Raw, Real, Life The Making of an Uncommon Hero
John Drotos arrived at the Fresno group home to find 18-year-old Jason finishing a dinner of fried chicken and eager to talk about stringing along three girls.
Drotos, a student at Fresno Pacific Biblical Seminary, pulled a metal chair across the white tile floor, sat down and waited for Jason to begin. Drotos, a staff member with Fresno-Madera Youth For Christ, befriended Jason as part of his commitment to helping others understand the love of God through Jesus. A judge had sent Jason (not his real name) to the group home on a charge of possessing a stolen firearm during an adolescence scarred by loss, drugs and violence.
Drotos, 25, could relate. He struggled with family dysfunction as a boy and suffered anxiety, depression and a sense of loss. The Christian faith he embraced in high school offered peace and ultimately a new direction. Attending the seminary to earn a Master’s of Divinity degree continues his journey – and healing.
At the kitchen table, Jason – muscular and broad shouldered – grinned. “Hey, John, right now I have three girls at school I’m talking to.”
Drotos: “Do they know about each other?”
Jason: “No, not really. I’m just trying to be out there. Do you think that’s right?”
Drotos considered his response. “So Jason, who’s the favorite person I talk to you about?”
Jason quickly replied. “Jesus.”
Drotos: “Favorite person outside the Bible?” Jason: “Oh, Dr. King. Martin Luther King.”
Drotos – who finds inspiration in King’s commitment to faith and social justice – told Jason about a speech King gave to students in 1967. “Dr. King said to have a successful blueprint for life you first have to have dignity for yourself.”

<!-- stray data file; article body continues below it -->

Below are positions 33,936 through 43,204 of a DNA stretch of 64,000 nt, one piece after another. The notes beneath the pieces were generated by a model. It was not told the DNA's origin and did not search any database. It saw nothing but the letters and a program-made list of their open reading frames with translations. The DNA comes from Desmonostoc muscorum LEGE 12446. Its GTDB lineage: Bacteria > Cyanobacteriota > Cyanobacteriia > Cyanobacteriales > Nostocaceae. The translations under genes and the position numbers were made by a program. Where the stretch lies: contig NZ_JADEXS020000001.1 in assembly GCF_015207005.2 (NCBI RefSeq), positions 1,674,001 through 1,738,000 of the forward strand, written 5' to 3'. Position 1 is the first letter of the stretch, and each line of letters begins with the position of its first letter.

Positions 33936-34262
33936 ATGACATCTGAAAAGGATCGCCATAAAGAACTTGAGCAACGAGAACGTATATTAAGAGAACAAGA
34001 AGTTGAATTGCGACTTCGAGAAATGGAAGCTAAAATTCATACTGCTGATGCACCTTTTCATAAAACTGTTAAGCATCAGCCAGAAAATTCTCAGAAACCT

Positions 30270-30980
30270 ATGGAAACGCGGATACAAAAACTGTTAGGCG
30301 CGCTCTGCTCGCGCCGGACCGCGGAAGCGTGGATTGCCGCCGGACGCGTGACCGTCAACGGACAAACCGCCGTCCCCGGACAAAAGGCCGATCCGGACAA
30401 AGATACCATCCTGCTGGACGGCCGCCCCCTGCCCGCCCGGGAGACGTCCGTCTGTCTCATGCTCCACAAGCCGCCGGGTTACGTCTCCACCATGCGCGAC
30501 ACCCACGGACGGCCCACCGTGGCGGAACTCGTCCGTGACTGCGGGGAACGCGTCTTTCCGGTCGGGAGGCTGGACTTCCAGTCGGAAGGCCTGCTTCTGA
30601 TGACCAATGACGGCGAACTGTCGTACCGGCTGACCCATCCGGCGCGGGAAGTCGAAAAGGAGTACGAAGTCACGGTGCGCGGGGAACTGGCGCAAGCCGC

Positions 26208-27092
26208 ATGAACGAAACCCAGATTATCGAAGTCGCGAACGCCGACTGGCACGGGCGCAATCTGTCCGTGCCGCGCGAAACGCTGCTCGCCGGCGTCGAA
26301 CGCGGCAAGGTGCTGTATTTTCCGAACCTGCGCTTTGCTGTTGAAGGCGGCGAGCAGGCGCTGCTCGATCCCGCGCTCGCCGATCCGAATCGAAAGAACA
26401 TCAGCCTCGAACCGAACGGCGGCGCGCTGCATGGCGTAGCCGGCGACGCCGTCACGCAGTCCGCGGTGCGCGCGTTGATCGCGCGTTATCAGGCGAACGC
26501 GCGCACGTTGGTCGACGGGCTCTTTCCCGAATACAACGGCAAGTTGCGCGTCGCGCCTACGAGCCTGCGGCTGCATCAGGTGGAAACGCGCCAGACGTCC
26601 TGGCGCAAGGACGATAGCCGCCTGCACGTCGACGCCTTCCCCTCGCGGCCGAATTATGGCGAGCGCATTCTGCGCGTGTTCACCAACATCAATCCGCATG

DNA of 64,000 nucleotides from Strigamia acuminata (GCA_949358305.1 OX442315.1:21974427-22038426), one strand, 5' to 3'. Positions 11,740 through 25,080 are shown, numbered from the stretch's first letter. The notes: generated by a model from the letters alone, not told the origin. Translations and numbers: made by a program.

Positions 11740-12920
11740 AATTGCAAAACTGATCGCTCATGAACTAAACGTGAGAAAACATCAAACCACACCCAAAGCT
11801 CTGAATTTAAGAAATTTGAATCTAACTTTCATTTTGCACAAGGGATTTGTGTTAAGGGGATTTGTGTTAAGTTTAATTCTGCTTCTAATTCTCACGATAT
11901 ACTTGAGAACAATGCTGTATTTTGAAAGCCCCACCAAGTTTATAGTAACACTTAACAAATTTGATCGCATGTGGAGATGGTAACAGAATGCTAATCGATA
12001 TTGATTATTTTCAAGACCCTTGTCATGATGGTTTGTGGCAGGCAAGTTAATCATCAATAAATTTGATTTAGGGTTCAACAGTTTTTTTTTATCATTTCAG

Jason’s grin faded as Drotos asked: “How are you showing dignity and respect for yourself in all of this, by being with three girls?” He continued: “As a married man, I can tell you we only have the capacity to connect emotionally with one other person. If we’re honest, the rest is trying to get our physical pleasure on.”
Jason looked at Drotos. “Damn, you’re right.”
The talk with Jason was ministry in raw, real life. It’s what Drotos does each week visiting 30 to 35 young men in six group homes. It’s also the practice of ministry he unpacks in seminary courses taught by Brian Ross, D.Min., an associate professor and director of the M.A. in Christian ministry, master of divinity and ministry leadership and culture programs. “Brian has really challenged me to think about the implications of all we’re learning in seminary and what it could mean for the unbeliever,” Drotos says. “He’s also helped me see how our stories of upbringing affect and shape us, and how they can play a vital role in connecting with others.”
Drotos’ story of growing up in Tulare played out with an absent father and a mother who coped as best she could but struggled. Drotos found belonging and stability playing football and became obsessed with the sport. Then his life began to change when an academic tutor in high school invited him to her church. The congregants were largely African American and older. “The crazy thing is that’s where God met me, a young guy who’s white and Latino,” Drotos says. “It was the first time in my life I met people who wanted to invest in my life and really cared.”